The Canadian government was hit by an unprecedented cyber attack from Chinese-based computers last month that penetrated two key economic ministries, the Canadian Broadcasting Corp reported on Wednesday.
The CBC cited sources as saying the hackers broke into computer systems at the Finance Department and Treasury Board. Once the attack was detected, Internet access in both ministries was cut off.
The Finance Department is preparing the federal budget, which will be delivered next month.
The CBC said the hackers had apparently managed to take control of computers in the offices of senior government executives as part of a scheme to steal the passwords that unlock entire government data systems.
A spokesman for Treasury Board Minister Stockwell Day said officials had detected an unauthorized attempt to access the ministry's computer networks.
There are no indications that any data relating to Canadians was compromised, he said in an e-mail. He did not say whether the attacks had been traced back to Chinese servers, as the CBC reported.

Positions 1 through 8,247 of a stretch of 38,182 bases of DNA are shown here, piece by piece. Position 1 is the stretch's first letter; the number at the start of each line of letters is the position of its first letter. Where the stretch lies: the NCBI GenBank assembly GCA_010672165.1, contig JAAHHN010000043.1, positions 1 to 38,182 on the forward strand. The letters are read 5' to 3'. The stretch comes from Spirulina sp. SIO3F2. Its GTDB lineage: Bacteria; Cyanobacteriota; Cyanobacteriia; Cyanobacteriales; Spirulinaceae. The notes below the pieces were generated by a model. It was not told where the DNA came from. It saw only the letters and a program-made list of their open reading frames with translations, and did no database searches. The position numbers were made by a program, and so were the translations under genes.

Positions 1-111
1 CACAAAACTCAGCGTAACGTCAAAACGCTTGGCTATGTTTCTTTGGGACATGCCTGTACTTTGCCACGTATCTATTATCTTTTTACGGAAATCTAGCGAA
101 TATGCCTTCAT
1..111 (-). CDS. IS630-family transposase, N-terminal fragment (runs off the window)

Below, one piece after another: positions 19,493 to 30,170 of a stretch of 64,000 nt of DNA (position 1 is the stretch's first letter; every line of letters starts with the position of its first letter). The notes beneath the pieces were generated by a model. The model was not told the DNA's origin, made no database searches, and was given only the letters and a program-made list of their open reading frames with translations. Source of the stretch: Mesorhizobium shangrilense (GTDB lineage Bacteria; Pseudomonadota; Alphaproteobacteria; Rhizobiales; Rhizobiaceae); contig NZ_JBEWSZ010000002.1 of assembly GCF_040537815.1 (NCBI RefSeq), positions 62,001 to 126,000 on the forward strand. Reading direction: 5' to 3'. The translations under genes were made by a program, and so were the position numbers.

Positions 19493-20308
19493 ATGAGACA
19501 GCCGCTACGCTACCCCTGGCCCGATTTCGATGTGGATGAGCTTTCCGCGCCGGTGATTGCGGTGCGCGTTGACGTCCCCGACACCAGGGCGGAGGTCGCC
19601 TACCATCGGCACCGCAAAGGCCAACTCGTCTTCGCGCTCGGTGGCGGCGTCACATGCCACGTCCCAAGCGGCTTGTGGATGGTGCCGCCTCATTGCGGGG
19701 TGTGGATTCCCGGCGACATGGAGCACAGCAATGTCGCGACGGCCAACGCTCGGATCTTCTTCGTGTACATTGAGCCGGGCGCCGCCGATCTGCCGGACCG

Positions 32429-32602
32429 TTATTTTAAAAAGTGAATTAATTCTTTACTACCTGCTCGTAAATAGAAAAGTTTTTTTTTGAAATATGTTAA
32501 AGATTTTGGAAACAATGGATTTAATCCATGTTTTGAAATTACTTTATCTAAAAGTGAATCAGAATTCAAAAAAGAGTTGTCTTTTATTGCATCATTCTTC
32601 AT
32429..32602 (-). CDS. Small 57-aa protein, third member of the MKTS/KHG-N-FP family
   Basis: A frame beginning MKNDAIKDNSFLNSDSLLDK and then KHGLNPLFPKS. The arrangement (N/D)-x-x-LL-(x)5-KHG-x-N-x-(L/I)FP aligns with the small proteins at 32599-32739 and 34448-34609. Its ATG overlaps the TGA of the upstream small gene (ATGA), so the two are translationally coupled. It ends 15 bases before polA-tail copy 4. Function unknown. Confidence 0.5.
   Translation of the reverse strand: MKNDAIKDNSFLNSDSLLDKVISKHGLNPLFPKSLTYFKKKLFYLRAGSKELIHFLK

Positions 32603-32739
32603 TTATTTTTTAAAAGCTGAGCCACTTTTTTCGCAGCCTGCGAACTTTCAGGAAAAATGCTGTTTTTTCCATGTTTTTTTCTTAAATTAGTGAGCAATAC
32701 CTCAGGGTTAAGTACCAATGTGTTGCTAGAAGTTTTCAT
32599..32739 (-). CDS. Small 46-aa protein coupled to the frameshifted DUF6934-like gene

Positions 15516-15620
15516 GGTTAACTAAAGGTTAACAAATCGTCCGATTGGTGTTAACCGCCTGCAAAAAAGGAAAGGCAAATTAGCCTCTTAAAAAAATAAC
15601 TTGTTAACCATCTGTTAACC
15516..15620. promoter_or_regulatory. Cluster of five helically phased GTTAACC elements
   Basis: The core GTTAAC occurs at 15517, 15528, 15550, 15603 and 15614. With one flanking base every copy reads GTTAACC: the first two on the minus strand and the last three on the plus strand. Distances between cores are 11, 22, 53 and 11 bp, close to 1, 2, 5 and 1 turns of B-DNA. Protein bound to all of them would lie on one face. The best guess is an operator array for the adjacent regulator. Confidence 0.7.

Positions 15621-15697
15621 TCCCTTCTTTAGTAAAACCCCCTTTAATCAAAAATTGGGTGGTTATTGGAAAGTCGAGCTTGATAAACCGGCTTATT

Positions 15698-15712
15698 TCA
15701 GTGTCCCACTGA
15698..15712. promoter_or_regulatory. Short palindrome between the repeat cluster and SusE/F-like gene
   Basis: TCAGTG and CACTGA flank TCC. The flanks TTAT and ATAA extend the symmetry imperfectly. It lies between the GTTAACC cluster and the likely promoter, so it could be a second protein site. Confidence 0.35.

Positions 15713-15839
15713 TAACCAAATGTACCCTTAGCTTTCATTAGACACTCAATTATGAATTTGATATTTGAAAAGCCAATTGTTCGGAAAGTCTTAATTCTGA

No one from the office of Finance Minister Jim Flaherty responded to a request for comment.
Chinese Foreign Ministry spokesman Ma Zhaoxu denied there was a China link to the hacking.
What you mentioned is purely fictitious and has an ulterior motive, he told a regular news briefing in Beijing when asked about the accusations.
China attaches great importance to computer security and consistently opposes and cracks down on hacking activities according to relative laws and regulations, Ma added. Hacking is an international problem and China is affected also.
Canada's spy service complains regularly about what it says is industrial espionage by China and other states.
U.S. cables released by WikiLeaks show diplomats blaming China for hacking into Google systems that prompted the Internet giant to pull back from mainland China.
In 2009, The Wall Street Journal said cyber spies who appeared to be based in China had breached the Pentagon's Joint Strike Fighter project.
The CBC story comes at an awkward time for Canada's minority Conservative government, which has markedly toned down its criticism of China's human rights record as it tries to boost bilateral trade ties.